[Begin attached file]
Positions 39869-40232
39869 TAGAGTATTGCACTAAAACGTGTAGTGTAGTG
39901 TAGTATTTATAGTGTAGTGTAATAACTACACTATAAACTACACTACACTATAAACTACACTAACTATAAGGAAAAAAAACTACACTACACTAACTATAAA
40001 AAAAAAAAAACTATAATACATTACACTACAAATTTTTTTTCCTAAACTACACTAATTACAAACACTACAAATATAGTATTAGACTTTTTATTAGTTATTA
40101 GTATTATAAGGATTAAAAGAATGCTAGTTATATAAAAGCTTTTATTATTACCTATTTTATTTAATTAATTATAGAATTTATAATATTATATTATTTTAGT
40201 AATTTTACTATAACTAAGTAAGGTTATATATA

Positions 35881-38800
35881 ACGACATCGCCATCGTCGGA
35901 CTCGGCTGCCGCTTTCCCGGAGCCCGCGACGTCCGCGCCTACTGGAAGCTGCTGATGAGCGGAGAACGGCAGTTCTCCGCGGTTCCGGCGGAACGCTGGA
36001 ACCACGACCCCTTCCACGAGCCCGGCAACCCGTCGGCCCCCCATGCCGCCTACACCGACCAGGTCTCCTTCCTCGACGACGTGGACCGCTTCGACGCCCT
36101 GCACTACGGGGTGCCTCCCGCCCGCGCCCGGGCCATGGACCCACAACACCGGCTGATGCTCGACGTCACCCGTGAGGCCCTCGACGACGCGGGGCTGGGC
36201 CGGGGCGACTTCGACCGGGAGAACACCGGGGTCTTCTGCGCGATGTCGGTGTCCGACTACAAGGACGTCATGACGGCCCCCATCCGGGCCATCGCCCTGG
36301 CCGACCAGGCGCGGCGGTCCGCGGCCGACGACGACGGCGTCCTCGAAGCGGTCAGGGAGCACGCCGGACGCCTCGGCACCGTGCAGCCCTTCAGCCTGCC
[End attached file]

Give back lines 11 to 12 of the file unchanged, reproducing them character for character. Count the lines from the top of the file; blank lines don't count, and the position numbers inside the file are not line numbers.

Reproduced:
36101 GCACTACGGGGTGCCTCCCGCCCGCGCCCGGGCCATGGACCCACAACACCGGCTGATGCTCGACGTCACCCGTGAGGCCCTCGACGACGCGGGGCTGGGC
36201 CGGGGCGACTTCGACCGGGAGAACACCGGGGTCTTCTGCGCGATGTCGGTGTCCGACTACAAGGACGTCATGACGGCCCCCATCCGGGCCATCGCCCTGG